In the video, Trump is talking to Kim in language the two men understand. All the more so because—as the Twittersphere has sniggeringly noted—the video does resemble North Korean propaganda. It doesn’t hurt that both Kim and his father, Kim Jong Il, were said to love Hollywood movies (which perhaps is why the video included a shot of Sly Stallone in the White House). The hackneyed scenes in the Trump video in which the celluloid starts to burn and melt while the narrator is talking about the dangers of “going back” are cinematically brilliant, at least in terms of North Korean sensibilities. They provide a just-unsubtle-enough reminder to Kim that if Pyongyang doesn’t denuclearize, Trump still has “fire and fury” in his back pocket.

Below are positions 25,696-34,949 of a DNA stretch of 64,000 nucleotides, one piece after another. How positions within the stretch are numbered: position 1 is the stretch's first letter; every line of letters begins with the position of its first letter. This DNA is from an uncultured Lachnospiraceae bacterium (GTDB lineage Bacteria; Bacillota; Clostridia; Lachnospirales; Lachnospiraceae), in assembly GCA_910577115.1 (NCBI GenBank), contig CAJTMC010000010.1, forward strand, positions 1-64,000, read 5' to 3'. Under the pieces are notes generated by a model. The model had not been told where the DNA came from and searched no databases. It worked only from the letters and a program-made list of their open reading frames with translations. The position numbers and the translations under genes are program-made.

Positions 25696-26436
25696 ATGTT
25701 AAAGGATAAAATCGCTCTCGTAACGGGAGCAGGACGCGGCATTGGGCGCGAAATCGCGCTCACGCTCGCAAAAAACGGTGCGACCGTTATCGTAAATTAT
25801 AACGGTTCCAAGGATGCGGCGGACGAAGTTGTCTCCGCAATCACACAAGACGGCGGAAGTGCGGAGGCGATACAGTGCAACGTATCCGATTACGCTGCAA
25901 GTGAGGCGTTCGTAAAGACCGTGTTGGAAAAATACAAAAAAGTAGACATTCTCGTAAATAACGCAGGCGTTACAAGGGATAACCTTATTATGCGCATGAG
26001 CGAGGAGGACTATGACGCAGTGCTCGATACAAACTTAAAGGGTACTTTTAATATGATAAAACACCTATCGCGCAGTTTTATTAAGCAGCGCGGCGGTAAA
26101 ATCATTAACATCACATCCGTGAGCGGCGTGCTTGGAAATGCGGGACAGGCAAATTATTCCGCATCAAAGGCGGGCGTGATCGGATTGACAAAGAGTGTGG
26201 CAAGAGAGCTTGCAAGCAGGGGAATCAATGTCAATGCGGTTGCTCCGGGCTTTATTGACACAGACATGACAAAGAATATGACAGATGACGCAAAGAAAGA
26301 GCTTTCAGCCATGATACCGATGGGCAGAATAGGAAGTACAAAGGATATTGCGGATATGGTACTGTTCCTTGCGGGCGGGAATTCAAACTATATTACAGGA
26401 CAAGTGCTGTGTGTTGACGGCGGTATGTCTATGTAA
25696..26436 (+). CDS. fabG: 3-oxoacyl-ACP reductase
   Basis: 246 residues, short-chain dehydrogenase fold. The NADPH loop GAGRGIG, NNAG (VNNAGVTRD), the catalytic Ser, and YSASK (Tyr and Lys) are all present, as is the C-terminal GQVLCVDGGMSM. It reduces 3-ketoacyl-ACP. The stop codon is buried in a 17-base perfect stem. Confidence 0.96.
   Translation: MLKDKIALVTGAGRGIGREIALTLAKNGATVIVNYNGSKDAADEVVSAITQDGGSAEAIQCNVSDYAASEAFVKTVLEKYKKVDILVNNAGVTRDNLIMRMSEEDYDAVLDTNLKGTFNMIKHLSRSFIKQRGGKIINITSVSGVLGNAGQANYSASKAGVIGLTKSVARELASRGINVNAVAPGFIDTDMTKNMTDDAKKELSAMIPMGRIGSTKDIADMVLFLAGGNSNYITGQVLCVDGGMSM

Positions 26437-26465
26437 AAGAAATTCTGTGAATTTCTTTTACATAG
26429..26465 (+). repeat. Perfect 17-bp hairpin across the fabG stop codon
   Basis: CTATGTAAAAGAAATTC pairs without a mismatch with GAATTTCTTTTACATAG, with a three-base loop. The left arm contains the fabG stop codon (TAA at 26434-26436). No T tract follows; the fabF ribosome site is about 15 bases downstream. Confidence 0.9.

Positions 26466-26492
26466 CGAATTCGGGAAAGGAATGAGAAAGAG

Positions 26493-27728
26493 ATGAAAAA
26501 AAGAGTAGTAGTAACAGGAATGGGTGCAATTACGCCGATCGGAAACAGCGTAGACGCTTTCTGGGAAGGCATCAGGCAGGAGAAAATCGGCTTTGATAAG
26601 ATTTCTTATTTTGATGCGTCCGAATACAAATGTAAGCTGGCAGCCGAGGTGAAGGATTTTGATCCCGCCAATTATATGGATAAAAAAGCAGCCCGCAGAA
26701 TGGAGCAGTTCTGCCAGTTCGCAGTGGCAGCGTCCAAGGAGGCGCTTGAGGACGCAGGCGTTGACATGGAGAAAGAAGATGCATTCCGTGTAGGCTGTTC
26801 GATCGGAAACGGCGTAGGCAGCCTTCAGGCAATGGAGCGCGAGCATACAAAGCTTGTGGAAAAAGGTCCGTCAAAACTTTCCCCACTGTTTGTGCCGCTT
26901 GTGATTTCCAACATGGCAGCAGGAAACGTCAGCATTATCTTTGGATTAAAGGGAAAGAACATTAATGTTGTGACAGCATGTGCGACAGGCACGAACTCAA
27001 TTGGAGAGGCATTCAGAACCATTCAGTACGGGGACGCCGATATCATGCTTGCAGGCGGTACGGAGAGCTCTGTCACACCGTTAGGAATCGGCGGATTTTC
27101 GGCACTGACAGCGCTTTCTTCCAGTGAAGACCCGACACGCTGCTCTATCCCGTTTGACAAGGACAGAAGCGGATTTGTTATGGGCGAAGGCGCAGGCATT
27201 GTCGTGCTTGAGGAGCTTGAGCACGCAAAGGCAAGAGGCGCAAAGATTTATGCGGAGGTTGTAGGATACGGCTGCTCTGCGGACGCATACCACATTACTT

All of which brings us to the key point: What exactly do we have to lose by being nice, by stroking Kim’s ego and promising him “prosperity like he has never seen” (to quote the video) and long-sought-for acceptance? Our pride? Just about everything else has been tried—sanctions upon sanctions—and still the Kim regime has marched to the precipice of invulnerability to U.S. retaliation. It is within months of testing a nuclear-tipped missile that could reach U.S. shores, according to some reports.